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Robert C. Hilliard, Lorenzo A. Redmond, and Jack C. Watson II

identified as a potential barrier. Stigma Stigma has been defined as existing in two forms: public and self-stigma ( Corrigan, 2004 ). Public stigma is an external form of stigma referring to the belief that society deems an individual possessing certain traits or behaviors as socially unacceptable or

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Matthew D. Bird, Graig M. Chow, Gily Meir, and Jaison Freeman

well-being of college athletes. Thus, the purpose of this study was to investigate stigma and the attitudes that student-athletes hold toward OC and face-to-face counseling (F2F). More specifically, we aimed to identify differences in stigmatization by others, self-stigma, and attitudes toward both

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Matthew D. Bird, Eadie E. Simons, and Patricia C. Jackman

. That is, as an individual recognizes public stigma, they begin to create their own view of others (e.g., personal stigma), which, if internalized, will lead to self-stigma ( Corrigan, Watson, & Barr, 2006 ). Personal stigma toward those with a mental health issue predicts stigma toward seeking mental

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Shelby J. Martin and Timothy Anderson

, coupled with elevated stigma if one is only able to obtain such image through unhealthy weight/shape-control behaviors creates an unwinnable outcome that may deter help-seeking for EP even more. Indeed, self-stigma, as measured by Self-Stigma of Seeking Help Questionnaire was the strongest negative

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Graig M. Chow, Matthew D. Bird, Nicole T. Gabana, Brandon T. Cooper, and Martin A. Swanbrow Becker

others) is an individual’s perception regarding stereotypes, prejudice, and discrimination held by the public toward people with mental illness ( Corrigan, 2004 ). Self-stigma reflects the internalization of public stigma by incorporating others’ stereotypes and prejudices about people with mental

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Rachel S. Wahto, Joshua K. Swift, and Jason L. Whipple

The purposes of this study were to (a) examine the relationships between public stigma, self-stigma, and mental health help-seeking attitudes in college studentathletes, and (b) test whether referral source would have an impact on student-athletes’ willingness to seek mental health help. Participating college student-athletes (n = 43) completed an online survey including measures of stigma (public and self), attitudes, and willingness to seek mental health help. The results indicated that public stigma and self-stigma predicted a significant proportion of variance in attitudes (66%) above and beyond gender and treatment-use history. In addition, student-athletes were more willing to seek help when referred by a family member compared with a coach (d = 0.89), a teammate (d = 1.05), or oneself (d = 1.28). The results have important implications for helping student-athletes seek mental health help when there is a need.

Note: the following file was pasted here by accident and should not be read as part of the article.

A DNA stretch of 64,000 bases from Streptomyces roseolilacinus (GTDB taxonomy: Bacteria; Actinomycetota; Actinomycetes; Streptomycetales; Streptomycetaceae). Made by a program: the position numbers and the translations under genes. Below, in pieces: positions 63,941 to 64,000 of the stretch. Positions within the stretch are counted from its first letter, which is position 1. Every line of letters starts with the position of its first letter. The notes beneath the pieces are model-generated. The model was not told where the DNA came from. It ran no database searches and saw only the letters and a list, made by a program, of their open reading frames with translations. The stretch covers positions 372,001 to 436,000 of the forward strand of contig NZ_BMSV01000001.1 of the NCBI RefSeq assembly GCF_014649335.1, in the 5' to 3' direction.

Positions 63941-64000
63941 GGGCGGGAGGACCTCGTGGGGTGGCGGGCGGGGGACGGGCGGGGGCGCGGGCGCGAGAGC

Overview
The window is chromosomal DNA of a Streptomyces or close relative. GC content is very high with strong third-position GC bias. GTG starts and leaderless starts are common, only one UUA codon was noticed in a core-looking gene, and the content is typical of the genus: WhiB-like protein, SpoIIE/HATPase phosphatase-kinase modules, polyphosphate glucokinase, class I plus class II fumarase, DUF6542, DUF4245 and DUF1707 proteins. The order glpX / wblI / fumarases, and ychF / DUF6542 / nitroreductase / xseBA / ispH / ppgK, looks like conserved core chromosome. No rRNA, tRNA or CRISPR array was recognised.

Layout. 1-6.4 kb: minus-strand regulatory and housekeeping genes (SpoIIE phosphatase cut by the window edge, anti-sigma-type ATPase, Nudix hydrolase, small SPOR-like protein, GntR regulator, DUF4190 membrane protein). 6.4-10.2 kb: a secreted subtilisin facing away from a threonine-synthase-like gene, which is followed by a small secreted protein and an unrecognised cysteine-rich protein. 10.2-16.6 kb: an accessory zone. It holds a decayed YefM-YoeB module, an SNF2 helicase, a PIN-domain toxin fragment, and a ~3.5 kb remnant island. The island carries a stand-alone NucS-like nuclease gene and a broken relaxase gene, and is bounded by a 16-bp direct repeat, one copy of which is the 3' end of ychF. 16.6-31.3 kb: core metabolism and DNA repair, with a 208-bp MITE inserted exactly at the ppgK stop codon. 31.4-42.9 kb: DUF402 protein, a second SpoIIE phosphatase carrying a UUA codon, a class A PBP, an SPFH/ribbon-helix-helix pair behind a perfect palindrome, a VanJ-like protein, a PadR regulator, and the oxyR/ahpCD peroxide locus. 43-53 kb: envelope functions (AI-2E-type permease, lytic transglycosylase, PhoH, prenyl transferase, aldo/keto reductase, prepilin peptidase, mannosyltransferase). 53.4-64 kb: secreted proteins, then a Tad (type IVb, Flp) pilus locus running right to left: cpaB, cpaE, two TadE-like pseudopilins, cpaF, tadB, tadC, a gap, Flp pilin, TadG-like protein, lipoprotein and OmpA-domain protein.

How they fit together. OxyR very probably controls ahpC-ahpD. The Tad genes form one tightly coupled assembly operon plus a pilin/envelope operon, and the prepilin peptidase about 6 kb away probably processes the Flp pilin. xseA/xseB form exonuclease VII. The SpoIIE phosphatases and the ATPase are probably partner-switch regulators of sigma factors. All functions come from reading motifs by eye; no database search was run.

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Jonathan Magee, Ramón Spaaij, and Ruth Jeanes

This paper builds on the concept of mental health recovery to critically examine three football projects in the United Kingdom and their effects on the recovery process. Drawing on qualitative research on the lived experiences of mental health clients and service providers across the three projects, we explore the role of football in relation to three components of recovery: engagement, stigma, and social isolation. The findings indicate how the projects facilitated increased client engagement, peer supports, and the transformation of self-stigma. The perception of football as an alternative setting away from the clinical environment was an important factor in this regard. Yet, the results also reveal major limitations, including the narrow, individualistic conceptualization of both recovery and stigma within the projects, the reliance on a biomedical model of mental illness, and the potentially adverse consequences of using football in mental health interventions.

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Nathan A. Reis, Kent C. Kowalski, Amber D. Mosewich, and Leah J. Ferguson

promising findings in studies with these samples of men suggest that self-compassion is negatively related to a variety of destructive emotions and behaviors, including shame, self-stigma to help-seeking, and rumination, whereas it is positively related to self-esteem ( Reid, Temko, Moghaddam, & Fong, 2014

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Alexis Peters, Julliana Tapia, and Stephanie H. Clines

health. Survey questions were adapted from Eisenberg and Lipson 28 (as cited in Kern at al. 11 ) and the Adolescent Depression Knowledge Questionnaire MHLS, Depression Stigma Scale, Self-Stigma of Seeking Help Scale, Attitudes Toward Seeking Professional Psychological Help Scale—Short Form, and

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Lewis King, SarahJane Cullen, Jean McArdle, Adrian McGoldrick, Jennifer Pugh, Giles Warrington, and Ciara Losty

-order theme of stigma. Jockeys reported descriptions that aligned to both public perceived stigma and self-stigma. The findings corroborate previous research reporting stigma as one of the key barriers to help-seeking among general and athlete populations ( Bird et al., 2018 ; Clement et al., 2015